Friday, June 13, 2014

A letter to the Back of the Pack runner from a Back of the Pack runner...

This is me at the finish line at the Rock n Roll Full Marathon in New Orleans in 2013.
This pic was taken a minute after Jennifer and I crossed.

Do you see anyone? No!
YES, there was a finish line and YES, the announcer was great, (Thanks, Mike Wattigny:)
Was the after party still going? YES!
Was anyone there? Not really!
My time 6:05:41
OMG yes 6 hours! Back of the pack!
Did I care? NO!
Did I finish? Yes!

I'm not fast!
I need to lose 20lbs. Will it make me faster? Who knows.
Am I trying to be elite fast? NO!
I am a mom who likes to run and race.
Am I racing anyone else? NO!
Am I racing myself? YES!

Why I am telling you this, because I have been in the "Back of the Pack" before.

When it feels like no one cares whether you finish or not.
When you get to water stations and your lucky if you can get water out of the jugs left on the table because there are no cups and people there to aide you.
When it feels like the cops and volunteers want to go home and just want you to go faster but you cant.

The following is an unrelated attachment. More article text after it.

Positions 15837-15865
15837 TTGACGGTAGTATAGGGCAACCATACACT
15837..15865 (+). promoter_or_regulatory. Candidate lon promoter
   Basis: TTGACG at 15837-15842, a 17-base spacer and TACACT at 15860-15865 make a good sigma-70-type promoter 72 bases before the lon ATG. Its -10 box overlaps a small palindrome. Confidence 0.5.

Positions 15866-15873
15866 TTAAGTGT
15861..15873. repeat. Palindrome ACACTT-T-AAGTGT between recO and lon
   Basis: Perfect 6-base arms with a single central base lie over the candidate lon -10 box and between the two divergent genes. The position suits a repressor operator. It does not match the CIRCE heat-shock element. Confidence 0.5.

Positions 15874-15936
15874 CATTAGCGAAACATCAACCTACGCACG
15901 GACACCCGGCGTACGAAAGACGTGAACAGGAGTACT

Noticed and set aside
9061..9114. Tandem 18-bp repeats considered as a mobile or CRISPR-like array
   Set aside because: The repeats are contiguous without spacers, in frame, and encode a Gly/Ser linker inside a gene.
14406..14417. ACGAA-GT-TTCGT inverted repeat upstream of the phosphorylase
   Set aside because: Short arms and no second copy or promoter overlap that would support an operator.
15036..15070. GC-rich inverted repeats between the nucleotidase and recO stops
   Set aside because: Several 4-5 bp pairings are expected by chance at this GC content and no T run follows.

When you see your "faster" friends on course pictures and then look for yours and realize the photographers left the course before you came because their "time" was up.
When you get to a turn and your not sure where to go because there is no one there to direct you.
When the "sag wagon" is behind you and you can see it.
When you start guessing yourself as to why you are running the race because you are having a hard time finishing.
When everyone is leaving, but you still have miles to go to finish.
When you get to the finish and they have run out of medals. (I have not experienced this but I have heard it happen in many races)
When you get to the finish and there is nothing left to eat or drink.

I know how it feels. I've been in the back helping my fellow runner get up that hill, or get to the finish. The power of another runner can be epic. Just simply by talking to someone on course can make or break their race. I learned this after my marathon. I had someone telling me I could finish. So I knew I could. I had people that I surrounded myself with that were cheering me on. Those people were in the back with me. YES, other "Back of the Pack" runners.

As runners we need to help bring up this generation of running and racing. Life is not all about winning and competition. Meeting an 80 yr old man on course last weekend that had run 55 marathons by the age of 80, and didn't start running till he was 55 yrs old, and all he could tell Heather, Melanie, and myself, that we were the inspiration to him. How can you not inspire anyone who wants to run, walk, shuffle, run backwards, dribble, whatever in a race. Help bring the awareness!

Do I expect complete strangers to wait for me, a slower runner to finish? NO!
Do I think people should take the time to cheer on their fellow runners? YES!